“It all has to do with sex!”
By M. L. Wells, Master Gardener Volunteer, Cornell Cooperative Extension Allegany County
How do you create a deep orange carrot with extra vitamin A or a stringless green bean or a tomato semi-immune to blight or a super-sweet, sweet corn?
It all has to do with sex! Well, in plants we call it “sexual propagation”. Back in the day–way back 4 billion years ago, life was single celled and there was no party time. They reproduced by dividing in half, all descendants were just like the… Mom? Change came with mutations. Once Mom and Dad appeared on the scene it all changed. The offspring now had a mix of genetic material from both “parents.” Remember the blue and brown-eyed parents and the 10th grade speculators as to who was the dad?
At the beginning of agriculture about 10,000 years ago, wild species were used, seeds sorted and the best (early–large–tasty) saved. Over time genetic variety was lost, we were limiting the possibility of future variation. Variety in the gene pool is a hedge against disaster, think Irish potato famine. Well, that was partly monoculture, the twin problem of modern agriculture.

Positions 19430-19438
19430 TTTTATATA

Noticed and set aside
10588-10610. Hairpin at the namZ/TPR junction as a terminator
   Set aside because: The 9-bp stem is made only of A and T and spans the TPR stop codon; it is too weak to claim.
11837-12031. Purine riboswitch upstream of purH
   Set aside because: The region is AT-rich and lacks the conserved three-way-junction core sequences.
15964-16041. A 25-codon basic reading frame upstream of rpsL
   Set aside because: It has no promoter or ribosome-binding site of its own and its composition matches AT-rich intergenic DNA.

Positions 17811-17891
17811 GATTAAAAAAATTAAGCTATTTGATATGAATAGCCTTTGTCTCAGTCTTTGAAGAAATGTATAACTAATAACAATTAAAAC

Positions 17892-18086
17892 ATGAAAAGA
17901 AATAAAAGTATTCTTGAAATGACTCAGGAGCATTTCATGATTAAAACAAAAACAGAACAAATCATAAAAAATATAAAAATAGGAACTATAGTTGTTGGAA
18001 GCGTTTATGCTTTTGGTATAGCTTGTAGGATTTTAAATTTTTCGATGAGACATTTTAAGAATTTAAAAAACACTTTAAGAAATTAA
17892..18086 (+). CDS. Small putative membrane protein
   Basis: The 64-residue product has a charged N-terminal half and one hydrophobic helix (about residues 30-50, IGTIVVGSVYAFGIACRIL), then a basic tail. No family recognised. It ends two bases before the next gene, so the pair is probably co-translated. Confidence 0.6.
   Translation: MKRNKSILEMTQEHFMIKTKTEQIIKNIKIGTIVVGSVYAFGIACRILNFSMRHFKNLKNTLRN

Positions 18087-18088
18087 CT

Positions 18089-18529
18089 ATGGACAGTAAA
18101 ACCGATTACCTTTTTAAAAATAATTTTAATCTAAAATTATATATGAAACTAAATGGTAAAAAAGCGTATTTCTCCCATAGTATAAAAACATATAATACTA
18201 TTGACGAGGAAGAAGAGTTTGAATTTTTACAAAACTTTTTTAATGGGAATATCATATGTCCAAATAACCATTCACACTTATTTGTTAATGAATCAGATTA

In the areas of origin (the Middle East) the hills and waste places still produce the wild ancestors and cousins of our domesticated wheat and barley. We need to preserve them in our seed banks. In their ancient diverse DNA may lie the answer to problems of the near future–global warming. We need crops like corn, wheat and soybeans which will grow at higher temperatures with less water. We need to develop plants which are “bug” resistant as so many of said bugs are now resistant to our sprays.
So, take a clue from Mother Nature, avoid monocultures, and preserve the ancestors in all their diversity. Remember the Irish in their relying on the potato, when it failed spectacularly due to blight, 25% of the people perished and approximately 25% to 35 % emigrated. Today there are less places to go to and less people who welcome the starving.